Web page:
Christelle Scharff, PhD, Develops Mobile Computer Applications to Promote Entrepreneurial Activity in Senegal

Christelle ScharffPhD, became interested in mobile computing while traveling through Cambodia and Senegal where the use of mobile phones has exploded in recent years. People in these countries as well as other developing countries now use mobile phones for commercial, communications and entertainment purposes. What is missing, however, are mobile applications unique to specific locales and markets, particularly ones that promote social change.

Dr. Scharff with Senegalese Students after Graduation from Mobile Application Development Bootcamp

Knowing that mobile phones are computers that can be programmed, Dr. Scharff became convinced that mobile applications could be programmed toward that end. She was also able to convince the National Collegiate Innovators and Inventors Alliance (NCIIA) that her vision was a viable one and, embarked on implementing “Sustainable Technology-based Entrepreneurship for the Senegalese Market” with support from a Sustainable Vision Grant from that agency. The grant was shared with Stony Brook University and the University of Thiès in Senegal, both partners in the project.

On sabbatical, Dr. Scharff spent most of the 2008-09 academic year in Senegal where she taught Mobile Application Development at several universities. Early in her stay she created a model for teaching application development for social change that incorporates aspects of technology, software development, and entrepreneurship. The model was implemented during a successful bootcamp that took place in January 2009. Another is planned for next year. With input from students at the University of Thiès, she developed specific mobile applications for women entrepreneurs interested in expanding the market for traditional Senegalese crafts such as leather goods, textiles and weavings. Four artisans from the Artisan Village of Thiès ( are currently using these applications that help them track their business expenses and sales. Additional applications involving educational games that teach math and reading were created for young children attending school in rural areas.

Hoping to enable Senegalese academics to build on and expand this initiative after the funded period, Dr. Scharff held a training session for 22 faculty from seven universities across the country. The session was held at the headquarters of Manobi, the only mobile service company in Senegal. She was also able to enlist Nokia to provide phones for use by the students developing the applications and by those benefitting from them. In addition, she facilitated the creation of a network of universities, companies, NGOs, and associations to share new initiatives linked to mobile technology in Senegal. This network is currently organizing a mobile application competition open to all university students in the country. The project encourages the involvement of Senegalese computer science students, who with their understanding of African realities, will be the ones who will best be able to develop applications that respond to the diverse needs of their compatriots.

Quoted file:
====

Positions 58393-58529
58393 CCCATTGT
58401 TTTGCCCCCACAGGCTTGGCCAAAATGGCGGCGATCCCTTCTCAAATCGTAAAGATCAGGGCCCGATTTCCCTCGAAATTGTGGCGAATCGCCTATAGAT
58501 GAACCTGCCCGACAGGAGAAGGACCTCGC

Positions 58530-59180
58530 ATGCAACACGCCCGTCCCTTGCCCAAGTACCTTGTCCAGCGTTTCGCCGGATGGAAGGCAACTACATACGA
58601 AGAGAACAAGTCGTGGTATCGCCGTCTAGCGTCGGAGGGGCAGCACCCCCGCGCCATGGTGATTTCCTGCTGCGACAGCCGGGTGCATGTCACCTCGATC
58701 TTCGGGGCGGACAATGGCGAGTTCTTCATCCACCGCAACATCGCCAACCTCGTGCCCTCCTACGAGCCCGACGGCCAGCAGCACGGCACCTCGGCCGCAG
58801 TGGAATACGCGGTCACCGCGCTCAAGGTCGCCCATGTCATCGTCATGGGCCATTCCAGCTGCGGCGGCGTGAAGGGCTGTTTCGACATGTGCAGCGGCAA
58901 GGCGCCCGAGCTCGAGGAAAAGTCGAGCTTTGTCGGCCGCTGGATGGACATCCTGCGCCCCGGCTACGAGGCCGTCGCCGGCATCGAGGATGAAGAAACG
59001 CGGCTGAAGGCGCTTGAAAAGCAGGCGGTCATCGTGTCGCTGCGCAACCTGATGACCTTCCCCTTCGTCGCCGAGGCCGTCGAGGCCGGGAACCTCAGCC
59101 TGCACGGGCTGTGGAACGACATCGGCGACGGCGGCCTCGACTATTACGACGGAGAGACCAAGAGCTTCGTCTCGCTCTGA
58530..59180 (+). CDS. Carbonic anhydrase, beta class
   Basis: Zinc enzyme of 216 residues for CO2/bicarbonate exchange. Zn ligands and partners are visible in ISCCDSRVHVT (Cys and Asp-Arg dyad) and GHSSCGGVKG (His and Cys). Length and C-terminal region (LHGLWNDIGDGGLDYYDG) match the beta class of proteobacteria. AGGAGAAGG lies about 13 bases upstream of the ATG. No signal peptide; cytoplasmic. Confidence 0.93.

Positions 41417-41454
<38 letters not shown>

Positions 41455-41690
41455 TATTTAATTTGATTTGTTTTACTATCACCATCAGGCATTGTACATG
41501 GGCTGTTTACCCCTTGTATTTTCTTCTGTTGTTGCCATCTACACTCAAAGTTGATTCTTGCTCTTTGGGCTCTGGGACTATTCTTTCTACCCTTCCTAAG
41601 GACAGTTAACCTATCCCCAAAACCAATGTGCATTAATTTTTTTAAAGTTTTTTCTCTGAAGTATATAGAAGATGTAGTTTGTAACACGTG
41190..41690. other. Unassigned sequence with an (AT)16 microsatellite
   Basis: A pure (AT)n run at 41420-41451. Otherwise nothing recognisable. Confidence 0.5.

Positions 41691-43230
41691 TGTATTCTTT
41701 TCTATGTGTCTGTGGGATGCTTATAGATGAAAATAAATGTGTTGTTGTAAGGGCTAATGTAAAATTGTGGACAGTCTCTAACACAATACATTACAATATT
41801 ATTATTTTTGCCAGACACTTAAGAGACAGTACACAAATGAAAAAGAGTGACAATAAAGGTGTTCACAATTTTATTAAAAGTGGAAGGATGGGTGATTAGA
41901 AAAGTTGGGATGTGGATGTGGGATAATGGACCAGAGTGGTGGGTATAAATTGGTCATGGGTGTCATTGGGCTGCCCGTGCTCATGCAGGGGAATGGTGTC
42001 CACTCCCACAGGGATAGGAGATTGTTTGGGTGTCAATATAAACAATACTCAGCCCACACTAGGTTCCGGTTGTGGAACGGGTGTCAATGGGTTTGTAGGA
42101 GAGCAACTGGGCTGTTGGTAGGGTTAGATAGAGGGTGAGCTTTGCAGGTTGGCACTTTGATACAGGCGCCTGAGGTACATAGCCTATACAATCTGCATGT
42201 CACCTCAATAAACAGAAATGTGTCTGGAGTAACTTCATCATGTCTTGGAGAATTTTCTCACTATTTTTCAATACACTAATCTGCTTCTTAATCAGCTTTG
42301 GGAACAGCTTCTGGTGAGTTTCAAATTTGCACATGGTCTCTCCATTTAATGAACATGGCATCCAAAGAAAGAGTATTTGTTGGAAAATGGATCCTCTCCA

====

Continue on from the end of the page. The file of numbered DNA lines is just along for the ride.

Dr. Scharff had an extremely rewarding year in which she provided the impetus for sustainable social change through technology in Senegal. She believes that her model is equally valid here at home and has said “I truly think that location-based and social network applications will drive innovation in the United States and that the use of mobile phones in health care and activism is crucial for social change.” Back at Pace, she is currently teaching a course on mobile applications development for social change and drawing upon her enriching experience to inform her other classes.

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